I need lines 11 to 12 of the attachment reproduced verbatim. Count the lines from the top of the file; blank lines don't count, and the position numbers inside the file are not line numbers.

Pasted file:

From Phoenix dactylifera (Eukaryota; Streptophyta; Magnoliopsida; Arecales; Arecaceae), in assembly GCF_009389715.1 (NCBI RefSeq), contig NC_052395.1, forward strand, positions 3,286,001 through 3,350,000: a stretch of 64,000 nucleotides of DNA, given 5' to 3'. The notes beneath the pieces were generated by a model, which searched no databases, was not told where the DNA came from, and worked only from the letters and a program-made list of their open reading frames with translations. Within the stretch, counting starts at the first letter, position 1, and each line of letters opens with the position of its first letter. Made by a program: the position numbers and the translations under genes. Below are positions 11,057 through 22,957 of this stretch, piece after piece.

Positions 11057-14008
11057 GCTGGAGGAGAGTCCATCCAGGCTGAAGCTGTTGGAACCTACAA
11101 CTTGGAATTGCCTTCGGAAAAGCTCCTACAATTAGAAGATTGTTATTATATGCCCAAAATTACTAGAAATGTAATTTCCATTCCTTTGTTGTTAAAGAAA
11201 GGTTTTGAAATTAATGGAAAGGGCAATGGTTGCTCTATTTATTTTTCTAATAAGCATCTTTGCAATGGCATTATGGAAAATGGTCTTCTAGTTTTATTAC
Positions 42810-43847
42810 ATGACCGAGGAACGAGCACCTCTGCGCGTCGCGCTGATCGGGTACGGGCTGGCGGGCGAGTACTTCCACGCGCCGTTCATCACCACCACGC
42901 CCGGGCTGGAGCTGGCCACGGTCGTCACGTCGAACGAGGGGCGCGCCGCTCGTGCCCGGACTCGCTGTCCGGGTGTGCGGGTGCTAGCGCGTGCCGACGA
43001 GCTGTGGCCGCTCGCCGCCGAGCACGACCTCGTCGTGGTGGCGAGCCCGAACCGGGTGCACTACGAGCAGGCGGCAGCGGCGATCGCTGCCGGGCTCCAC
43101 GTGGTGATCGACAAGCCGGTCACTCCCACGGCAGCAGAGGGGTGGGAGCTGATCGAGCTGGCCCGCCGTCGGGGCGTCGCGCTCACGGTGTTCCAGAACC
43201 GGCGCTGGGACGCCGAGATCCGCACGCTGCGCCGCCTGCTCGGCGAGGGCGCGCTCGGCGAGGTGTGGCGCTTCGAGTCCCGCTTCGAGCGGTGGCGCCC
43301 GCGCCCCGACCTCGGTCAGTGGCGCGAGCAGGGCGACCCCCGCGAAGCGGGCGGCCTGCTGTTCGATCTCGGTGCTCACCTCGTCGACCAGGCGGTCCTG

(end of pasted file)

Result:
43201 GGCGCTGGGACGCCGAGATCCGCACGCTGCGCCGCCTGCTCGGCGAGGGCGCGCTCGGCGAGGTGTGGCGCTTCGAGTCCCGCTTCGAGCGGTGGCGCCC
43301 GCGCCCCGACCTCGGTCAGTGGCGCGAGCAGGGCGACCCCCGCGAAGCGGGCGGCCTGCTGTTCGATCTCGGTGCTCACCTCGTCGACCAGGCGGTCCTG